Charming work by the Swiss artist Walter Wegmueller, dated 1972 and titled Zilelete, possibly based on the Romanian for “Your Days.” The images of farm tools, musical instruments, animals and chalets are arranged in a beehive-like form, and also evoke the traditional pattern of “Poya” scenes of Swiss cattle descending from alpine pastures. They appear as a distillation of memories from Wegmueller’s difficult childhood as foster child working on farms in the region around Bern.
Dimensions: 33 x 30 cm
Also known as: Walter Wegmueller
The Swiss artist Walter Wegmueller grew up on a farm near Bern as a “Verdingkind*” These were foster children forcibly removed from parents care because they were orphans, impoverished or belonged to a group such as the Jenish travelling people, as was the case with Wegmueller’s mother.* It was a difficult childhood, but the local customs, relationship to animals and nature and the folklore he absorbed on the farm in his youth enriched the symbolism of Wegmueller’s work as an artist throughout his life.
Wegmueller studied in Basel, Bern, Paris and London, and began his artistic career in Bern and was a cofounder of the Kunstfests der velausten Voegel (“Art Festival of the Lousy Birds”) and of the artist’s group Farnsburggruppe. Not just a painter and sculptor, Wegmueller engaged across a wide spectrum of the arts including film and music. Among other collaborations, Wegmueller worked and exhibited with H.R. Giger (the artist responsible for the visual design of the film Alien).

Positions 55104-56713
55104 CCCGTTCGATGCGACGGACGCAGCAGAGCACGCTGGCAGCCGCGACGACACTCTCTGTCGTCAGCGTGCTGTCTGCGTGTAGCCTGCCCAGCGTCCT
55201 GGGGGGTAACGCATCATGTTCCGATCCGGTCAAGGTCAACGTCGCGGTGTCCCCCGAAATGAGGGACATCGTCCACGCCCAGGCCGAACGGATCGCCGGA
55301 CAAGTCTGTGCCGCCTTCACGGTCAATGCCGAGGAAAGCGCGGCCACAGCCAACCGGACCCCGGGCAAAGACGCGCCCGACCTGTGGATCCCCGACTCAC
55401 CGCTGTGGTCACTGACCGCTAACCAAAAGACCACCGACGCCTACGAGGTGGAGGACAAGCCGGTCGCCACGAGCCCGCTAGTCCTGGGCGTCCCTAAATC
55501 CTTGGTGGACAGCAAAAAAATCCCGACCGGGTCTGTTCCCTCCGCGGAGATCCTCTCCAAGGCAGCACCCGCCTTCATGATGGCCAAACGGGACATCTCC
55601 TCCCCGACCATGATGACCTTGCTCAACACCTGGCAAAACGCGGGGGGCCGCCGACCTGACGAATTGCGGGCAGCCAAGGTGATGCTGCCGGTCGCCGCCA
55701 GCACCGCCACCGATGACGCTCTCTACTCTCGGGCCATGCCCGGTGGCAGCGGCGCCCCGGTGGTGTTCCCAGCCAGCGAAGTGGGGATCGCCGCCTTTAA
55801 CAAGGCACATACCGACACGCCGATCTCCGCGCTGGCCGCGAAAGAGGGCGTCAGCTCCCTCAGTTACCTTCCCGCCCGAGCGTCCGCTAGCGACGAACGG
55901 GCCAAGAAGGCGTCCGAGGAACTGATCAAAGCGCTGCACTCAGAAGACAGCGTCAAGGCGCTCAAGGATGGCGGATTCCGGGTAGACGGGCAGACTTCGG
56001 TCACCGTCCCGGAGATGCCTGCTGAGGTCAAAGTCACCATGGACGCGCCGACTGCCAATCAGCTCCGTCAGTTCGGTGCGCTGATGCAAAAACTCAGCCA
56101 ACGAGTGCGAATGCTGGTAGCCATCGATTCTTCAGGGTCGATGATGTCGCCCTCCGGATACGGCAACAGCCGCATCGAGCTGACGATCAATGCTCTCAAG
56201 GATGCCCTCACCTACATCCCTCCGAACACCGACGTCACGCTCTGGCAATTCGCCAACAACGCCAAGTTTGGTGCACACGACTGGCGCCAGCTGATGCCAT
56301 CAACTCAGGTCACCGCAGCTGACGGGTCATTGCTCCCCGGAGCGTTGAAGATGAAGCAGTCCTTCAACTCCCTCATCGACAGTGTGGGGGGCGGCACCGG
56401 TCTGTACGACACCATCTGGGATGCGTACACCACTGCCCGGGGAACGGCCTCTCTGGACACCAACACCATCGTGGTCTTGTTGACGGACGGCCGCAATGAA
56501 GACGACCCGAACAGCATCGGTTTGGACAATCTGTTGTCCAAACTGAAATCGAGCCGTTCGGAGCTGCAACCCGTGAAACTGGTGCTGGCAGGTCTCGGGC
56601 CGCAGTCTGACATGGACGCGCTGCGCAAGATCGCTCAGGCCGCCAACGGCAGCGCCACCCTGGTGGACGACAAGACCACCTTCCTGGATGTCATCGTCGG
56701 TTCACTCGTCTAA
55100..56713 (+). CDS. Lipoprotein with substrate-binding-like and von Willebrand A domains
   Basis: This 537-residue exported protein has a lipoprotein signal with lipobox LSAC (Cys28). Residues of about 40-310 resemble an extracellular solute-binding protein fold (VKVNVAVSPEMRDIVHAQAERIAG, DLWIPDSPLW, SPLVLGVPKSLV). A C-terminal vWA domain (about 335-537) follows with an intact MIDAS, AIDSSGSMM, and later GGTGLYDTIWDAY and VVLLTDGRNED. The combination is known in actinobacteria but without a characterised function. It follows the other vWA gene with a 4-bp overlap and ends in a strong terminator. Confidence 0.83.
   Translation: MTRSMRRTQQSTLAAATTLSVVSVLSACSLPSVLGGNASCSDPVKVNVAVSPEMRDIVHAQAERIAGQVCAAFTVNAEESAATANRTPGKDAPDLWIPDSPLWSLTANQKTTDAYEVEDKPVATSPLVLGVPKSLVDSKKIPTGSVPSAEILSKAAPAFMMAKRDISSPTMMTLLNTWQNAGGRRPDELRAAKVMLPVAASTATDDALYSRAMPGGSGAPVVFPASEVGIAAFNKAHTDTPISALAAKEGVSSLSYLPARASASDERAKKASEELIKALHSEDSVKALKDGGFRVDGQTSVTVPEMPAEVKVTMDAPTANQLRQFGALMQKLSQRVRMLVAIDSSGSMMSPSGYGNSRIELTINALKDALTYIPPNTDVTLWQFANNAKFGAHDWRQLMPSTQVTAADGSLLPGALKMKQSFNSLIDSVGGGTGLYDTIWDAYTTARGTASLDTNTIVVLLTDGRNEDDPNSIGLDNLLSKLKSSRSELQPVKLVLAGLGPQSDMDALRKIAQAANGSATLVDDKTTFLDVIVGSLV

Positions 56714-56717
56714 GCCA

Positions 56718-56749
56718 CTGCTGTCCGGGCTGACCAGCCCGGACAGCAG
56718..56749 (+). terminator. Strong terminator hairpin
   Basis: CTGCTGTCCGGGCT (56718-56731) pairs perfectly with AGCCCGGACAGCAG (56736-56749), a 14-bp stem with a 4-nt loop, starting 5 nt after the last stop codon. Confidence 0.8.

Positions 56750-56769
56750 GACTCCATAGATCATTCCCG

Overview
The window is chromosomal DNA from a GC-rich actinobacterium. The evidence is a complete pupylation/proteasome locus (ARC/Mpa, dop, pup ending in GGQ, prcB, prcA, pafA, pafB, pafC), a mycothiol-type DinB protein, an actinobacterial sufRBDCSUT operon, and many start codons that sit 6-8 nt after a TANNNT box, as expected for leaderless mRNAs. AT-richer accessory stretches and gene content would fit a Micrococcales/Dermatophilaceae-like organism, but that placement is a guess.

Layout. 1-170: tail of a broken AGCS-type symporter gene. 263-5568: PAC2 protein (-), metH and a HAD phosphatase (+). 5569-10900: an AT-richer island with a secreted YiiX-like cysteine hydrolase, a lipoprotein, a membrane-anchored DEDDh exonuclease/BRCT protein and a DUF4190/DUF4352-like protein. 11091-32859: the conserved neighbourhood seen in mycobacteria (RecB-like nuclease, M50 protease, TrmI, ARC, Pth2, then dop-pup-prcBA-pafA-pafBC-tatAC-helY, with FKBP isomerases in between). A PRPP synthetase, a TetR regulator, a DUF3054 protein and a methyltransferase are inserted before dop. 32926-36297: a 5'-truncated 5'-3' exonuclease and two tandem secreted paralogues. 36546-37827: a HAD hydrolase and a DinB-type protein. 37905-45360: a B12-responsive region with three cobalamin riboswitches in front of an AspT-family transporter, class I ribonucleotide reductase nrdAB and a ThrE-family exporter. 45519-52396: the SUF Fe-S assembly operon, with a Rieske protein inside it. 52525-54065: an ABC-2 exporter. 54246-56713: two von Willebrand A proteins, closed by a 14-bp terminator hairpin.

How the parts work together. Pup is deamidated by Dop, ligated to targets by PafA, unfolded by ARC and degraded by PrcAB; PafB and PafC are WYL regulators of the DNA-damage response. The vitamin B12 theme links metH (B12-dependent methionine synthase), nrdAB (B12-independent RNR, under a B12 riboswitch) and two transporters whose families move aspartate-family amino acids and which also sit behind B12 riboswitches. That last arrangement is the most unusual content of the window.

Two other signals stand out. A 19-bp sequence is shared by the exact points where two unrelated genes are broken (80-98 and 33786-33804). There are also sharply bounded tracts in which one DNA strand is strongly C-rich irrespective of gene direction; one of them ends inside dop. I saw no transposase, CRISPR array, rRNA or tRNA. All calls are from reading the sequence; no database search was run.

Interested in mysticism, and inspired by exploration of his Roma and traveller roots, Wegmueller found his most widespread fame in the design of several unique sets of Tarot cards. His friend Timothy Leary helped arrange for Wegmüller to album on the theme of tarot which was released in 1973, with an elaborate package that included a set of Wegmüller’s cards. Wegmüller recites stories about each of the tarot cards on the album, which also contains lengthy instrumental passages.
An activist politically, he co-founded an umbrella organization for Swiss Jenisch and Roma, the Radgenossenshaft der Landstrasse.
- From the 1920s until the 1970s, the Swiss government often institutionalized Yenisch parents and sent their children – Verdingkinder – to be adopted by the non-itinerant Swiss, often by farmers who used them as indentured child labor. The name of this program, was Kinder der Landstrasse (“Children of the Road”). There are an estimated 30,000 Yenisch people in Switzerland, some 3000 of whom maintain a nomadic way of life.